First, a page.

Sunday, March 28, 2021

The only truth

The band Silverhead fell apart in the mid-1970s after releasing two studio albums—their self-titled debut in 1972, and 16 and Savaged a year later—that didn't perform well commercially. Though they toured internationally, they never stuck on the radio, and as history tells the story, they will forever be considered a should've-made-it-big band associated with the dated Glam movement. I was listening to their debut the other day half in the background, when the side one closer "In Your Eyes" came on and moved dramatically to the foreground. I stopped what I was doing, struck by what a desperately beautiful love song it is, and was reminded again how music, when striking an eternal chord, can lift beyond the circumstances of its origin and feel fresh and relevant for later ears.

Written by Michael Des Barres—that's him on the album cover, pulling the title like an acid trail—"In Your Eyes" is a ballad that catches fire across its six minutes, and, arriving as it does at the end of the first side, feels both like a the end of an ending and the start of a beginning. There's a wonderful Stones/Humble Pie-ish vibe of druggy, exhausted decadence to much of the album; it struts ("Ace Supreme") and grooves ("Long Legged Lisa") and strikes poses ("Under the Lights") and the impression's that booze and powder are fueling the whole affair. The discoveries in the song all the more powerful and surprising to the singer, and so to us, in that they arrive as epiphanies earned at the end of a long ride. 

Michael Des Barres in '72

The song opens with the quiet, simple declaration of two held chords. Bassist Nigel Harrison and drummer Pete Thompson lay low, while pianist Mick Hodgkinson begins to move around a bit in the opening verse, adding some balm to Des Barres's wounded vocal. The story he's singing is as old as dirt, though perhaps a bit fresher given that it's coming from a post-1960s rock and roll frontman: I ain't much to shout about, he says, I thought I was special, I thought I had really good credentials. Older still is the naked admission that follows: it took you to make me realize that the truth was in your eyes. In bed next to her, besotted with the curls in her hair, he can't believe that in the morning she's still there. When the chorus comes around again, the band's in full swing, happy for the singer's good fortune, allowed now to express their own take on things; Harrison's bass and Steve Forest and Rod Rook Davies's guitars strut a bit now, but out of gladness, not ostentation. A couple of female back-up vocalists (uncredited, they're billed on the album in of-the-era fashion as The Silverettes, and included Suzi Quatro) sweeten the chorus. But the stakes are raised a bit: now, surprisingly, thrillingly, the only truth is in her eyes.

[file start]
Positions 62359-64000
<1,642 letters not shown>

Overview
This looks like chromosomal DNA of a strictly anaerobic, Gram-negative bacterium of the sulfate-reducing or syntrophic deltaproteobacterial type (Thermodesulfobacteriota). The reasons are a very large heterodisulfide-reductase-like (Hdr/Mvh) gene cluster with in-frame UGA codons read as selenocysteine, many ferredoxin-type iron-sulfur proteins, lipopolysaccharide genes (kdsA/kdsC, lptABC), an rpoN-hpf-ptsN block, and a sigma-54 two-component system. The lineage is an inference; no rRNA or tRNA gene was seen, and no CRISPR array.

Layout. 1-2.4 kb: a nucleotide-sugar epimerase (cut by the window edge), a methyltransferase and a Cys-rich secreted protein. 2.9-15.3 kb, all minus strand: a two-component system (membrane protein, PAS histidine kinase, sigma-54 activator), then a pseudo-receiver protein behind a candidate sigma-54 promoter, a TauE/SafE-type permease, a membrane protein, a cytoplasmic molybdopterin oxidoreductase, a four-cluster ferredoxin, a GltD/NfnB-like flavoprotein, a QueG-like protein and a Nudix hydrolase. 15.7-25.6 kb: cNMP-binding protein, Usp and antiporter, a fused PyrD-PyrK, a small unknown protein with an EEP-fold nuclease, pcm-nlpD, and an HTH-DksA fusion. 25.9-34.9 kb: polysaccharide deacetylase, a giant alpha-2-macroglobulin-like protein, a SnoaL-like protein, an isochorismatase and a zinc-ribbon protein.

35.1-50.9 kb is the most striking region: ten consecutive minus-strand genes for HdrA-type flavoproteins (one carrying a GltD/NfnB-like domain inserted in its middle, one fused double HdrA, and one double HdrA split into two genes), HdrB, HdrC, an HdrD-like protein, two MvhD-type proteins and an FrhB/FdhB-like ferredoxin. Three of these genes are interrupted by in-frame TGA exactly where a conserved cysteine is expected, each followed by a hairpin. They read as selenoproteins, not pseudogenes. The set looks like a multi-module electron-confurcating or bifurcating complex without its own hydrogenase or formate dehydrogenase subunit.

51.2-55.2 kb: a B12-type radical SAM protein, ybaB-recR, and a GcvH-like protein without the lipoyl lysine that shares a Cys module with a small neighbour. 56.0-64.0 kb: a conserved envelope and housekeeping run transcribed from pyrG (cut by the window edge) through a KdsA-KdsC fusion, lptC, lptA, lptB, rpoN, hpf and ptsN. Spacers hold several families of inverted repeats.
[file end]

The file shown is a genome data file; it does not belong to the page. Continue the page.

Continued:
That's the line that gets me. Of course, I don't know if Des Barres is writing autobiographically, and when a song's honesty is this universal, it doesn't matter what its origins are. Anyway, here' the story I'm imagining when I listen: a silhouette of a performer, drained of energy by drugs and the long road, waking up exhausted every morning with a woman, or dealing in the lobby downstairs with a manager or a hanger-on, whose eyes are bright and urgent but promise far more than they can deliver. It turns out that the only truth that matters is in her eyes, this very morning, the truth of her sticking around, of not used and split. What they did or talked about into the night is left unsaid, but the song basks in the afterglow. By the time the second verse arrives—it feels like the sun's coming up—the two are out on the street, if only in their heads, and the performance turns joyously funky, liberated from the solemn, half-lit opening verse as love floods the room with light. Her eyes are sincere when no one else's are. The song ends with soaring guitar solos and that simple but profound chorus trading places, the mood elevating as the song fades.


A good love song is a funny thing. Begun in the dark, it's deeply private as it's composed and performed, yet connects somehow with strangers listening across the globe, or shyly trading mix tapes or Spotify playlists, or in a dark basement during the closing credits of a movie, leaving the one who's watching in tears. You've got yours, I've got Sam & Dave's "When Something is Wrong with My Baby," which sounds to me as ancient as scripture and as fresh as the blush of new love every time I listen. I connect on a very personal level to the lines that Des Barres wrote in the chorus of "In Your Eyes." They conjure a pivotal moment in my life that's unimportant here, yet crucial to my connection with the song; it's what surprised me when I was working at my desk, with the album playing behind me, and then in front of me. That's the thing about a love song: it sings in a common language that may be foreign to the one who's not in love, or who's not ready to hear it. In 1972, Silverhead got in touch with something eternal while singing about a moment, a universal truth that came as an utter surprise to a man lying in a bed, who knows, finally, where and when.

Photo of Des Barres in 1972  via Pinterest 

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